When Santana Moss was traded before last season, his destination was Washington. But the former New York Jets complementary receiver felt like he had landed on the other side of the rainbow.
Moss caught a 52-yard pass in his Redskins debut before earning a spot among the league’s elite receivers the next week by hauling in two late touchdown bombs from Mark Brunell to stun the host Dallas Cowboys on “Monday Night Football.”
Moss finished the season with a career-high 84 catches, a franchise-record 1,483 receiving yards and a team-high nine touchdowns, helping the Redskins make the playoffs for the first time in six years and earning his first Pro Bowl appearance.
“Last year was as close to perfect you can get without winning the Super Bowl,” Moss said. “The Redskins went and got me, so I couldn’t do anything in return except be the player I was. The trade allowed me to go somewhere where they really appreciate my gifts.”
There’s no doubt that the Redskins appreciate the dynamic 5-foot-10, 190-pound Miami native. Brunell, who had spent most of his career throwing to Jimmy Smith and Keenan McCardell, two of the top 10 receivers in catches, was skeptical when he heard the Redskins had swapped disgruntled wideout Laveranues Coles (90 catches in 2004) for Moss (45).
“You look at the numbers and you think, who got the better of that deal?” Brunell said, thinking back to his skepticism about the trade. “Santana was a big surprise. He was incredible.”
Only fellow Pro Bowl starter Steve Smith of Carolina was further ahead of his team’s No. 2 receiver in catches than Moss.
Receivers coach Stan Hixon said Moss did more than the coaching staff thought he would.
“Santana makes plays that the average receiver doesn’t make,” Hixon said. “He’s like a center fielder on a deep ball. I’m not even sure that he’s 5-10, but he can jump up high to make the catch. Santana deserved an ‘A’ for last year. Now he’s going for an A-plus. If anything, he’s even more determined than he was last year.”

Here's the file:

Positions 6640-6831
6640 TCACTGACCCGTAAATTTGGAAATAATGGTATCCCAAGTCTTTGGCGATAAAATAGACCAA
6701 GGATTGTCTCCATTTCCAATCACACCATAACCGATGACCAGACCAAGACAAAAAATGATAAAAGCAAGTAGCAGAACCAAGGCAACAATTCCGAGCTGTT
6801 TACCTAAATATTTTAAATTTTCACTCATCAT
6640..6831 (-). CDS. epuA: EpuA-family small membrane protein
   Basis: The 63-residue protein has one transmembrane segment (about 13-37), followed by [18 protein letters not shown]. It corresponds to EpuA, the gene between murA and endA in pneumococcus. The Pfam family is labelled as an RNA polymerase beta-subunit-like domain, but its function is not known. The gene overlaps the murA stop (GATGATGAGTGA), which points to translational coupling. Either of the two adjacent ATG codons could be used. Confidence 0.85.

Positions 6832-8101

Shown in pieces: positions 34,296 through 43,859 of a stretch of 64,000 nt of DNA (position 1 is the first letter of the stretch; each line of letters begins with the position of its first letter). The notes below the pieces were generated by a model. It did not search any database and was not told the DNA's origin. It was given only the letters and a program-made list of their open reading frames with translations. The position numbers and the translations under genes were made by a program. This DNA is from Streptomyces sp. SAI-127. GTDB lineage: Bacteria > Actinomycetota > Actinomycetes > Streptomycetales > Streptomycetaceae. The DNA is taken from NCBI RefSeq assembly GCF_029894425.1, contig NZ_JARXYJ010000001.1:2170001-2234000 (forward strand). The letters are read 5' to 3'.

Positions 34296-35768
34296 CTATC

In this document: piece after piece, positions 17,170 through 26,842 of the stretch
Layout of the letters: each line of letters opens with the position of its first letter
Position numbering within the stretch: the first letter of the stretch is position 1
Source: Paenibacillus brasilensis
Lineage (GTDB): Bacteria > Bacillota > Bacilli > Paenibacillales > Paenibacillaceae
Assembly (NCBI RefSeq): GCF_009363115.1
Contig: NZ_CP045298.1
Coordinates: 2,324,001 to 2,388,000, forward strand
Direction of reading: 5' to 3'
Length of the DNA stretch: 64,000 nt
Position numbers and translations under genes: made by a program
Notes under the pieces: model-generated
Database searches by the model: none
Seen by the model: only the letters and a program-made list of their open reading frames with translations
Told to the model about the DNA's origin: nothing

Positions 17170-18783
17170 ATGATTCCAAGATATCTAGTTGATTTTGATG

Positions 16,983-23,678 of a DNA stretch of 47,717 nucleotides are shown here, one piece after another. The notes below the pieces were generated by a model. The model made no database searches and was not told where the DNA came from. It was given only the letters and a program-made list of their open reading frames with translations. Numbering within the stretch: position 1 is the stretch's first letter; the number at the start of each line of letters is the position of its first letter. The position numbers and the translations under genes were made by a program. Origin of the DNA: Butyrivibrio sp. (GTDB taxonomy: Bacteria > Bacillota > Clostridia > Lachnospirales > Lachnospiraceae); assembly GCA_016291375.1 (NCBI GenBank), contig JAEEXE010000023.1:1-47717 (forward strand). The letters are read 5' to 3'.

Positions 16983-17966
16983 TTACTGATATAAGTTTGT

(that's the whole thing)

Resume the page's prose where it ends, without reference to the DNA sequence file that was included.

Despite his terrific Washington debut, Moss tailed off after No. 2 wideout David Patten was lost for the year at midseason. Moss was routinely shadowed by two defenders after Patten went down. To avoid a repeat this year, the Redskins traded for acrobatic wideout Brandon Lloyd and signed versatile receiver Antwaan Randle El before most teams had even begun to welcome free agents to their complexes.
“It’s going to be better for Santana because he’ll see fewer double-teams and fewer times that the coverage will roll his way,” Hixon said.
“I don’t try to equal last year,” Moss said. “I try to be better. I’m going to get some [extra] attention in Week 1, but with Brandon and Antwaan, we’re going to be rolling. We’re going to make room for each other. I might have fewer catches, but I don’t worry about that.”
What Moss envisions is a replica of the St. Louis offense of 1999-2001, when either Marshall Faulk, Torry Holt or Isaac Bruce ran free on seemingly every play as the Rams scattered defenses and went to two Super Bowls, winning one.
“Last year allowed me to show what kind of player I could be when the pressure was on me,” Moss said. “I knew I was going to be double-teamed, but I always went out and performed. That’s what the elite guys on this level do. I made a step toward that last year. With that confidence, I prepared myself knowing that this year would be a lot different, the offense would be a lot different.”
Different in part because of the addition of Lloyd and Randle El and because new associate head coach-offense Al Saunders plans to throw deep more often than Gibbs’ Redskins did last year.
“Last year, I knew I was always going to see the ball,” Moss said. “Now, you have to make sure you’re open. I think it’s going to be like when I was watching the Rams in college. There will be enough balls for everybody. That’s how it was when I was at [the University of] Miami. We had me, Jeremy Shockey, Reggie Wayne, Najeh Davenport, Clinton [Portis] and James Jackson. The year before that we had Edgerrin James and Bubba Franks and we all put up big numbers.”
So what does Moss expect from himself this season?
“Honestly, there’s no limit to what I can be, but I’d like to go out and do it before I sit here and talk about it,” Moss said. “I don’t set goals because then you’re setting limits.”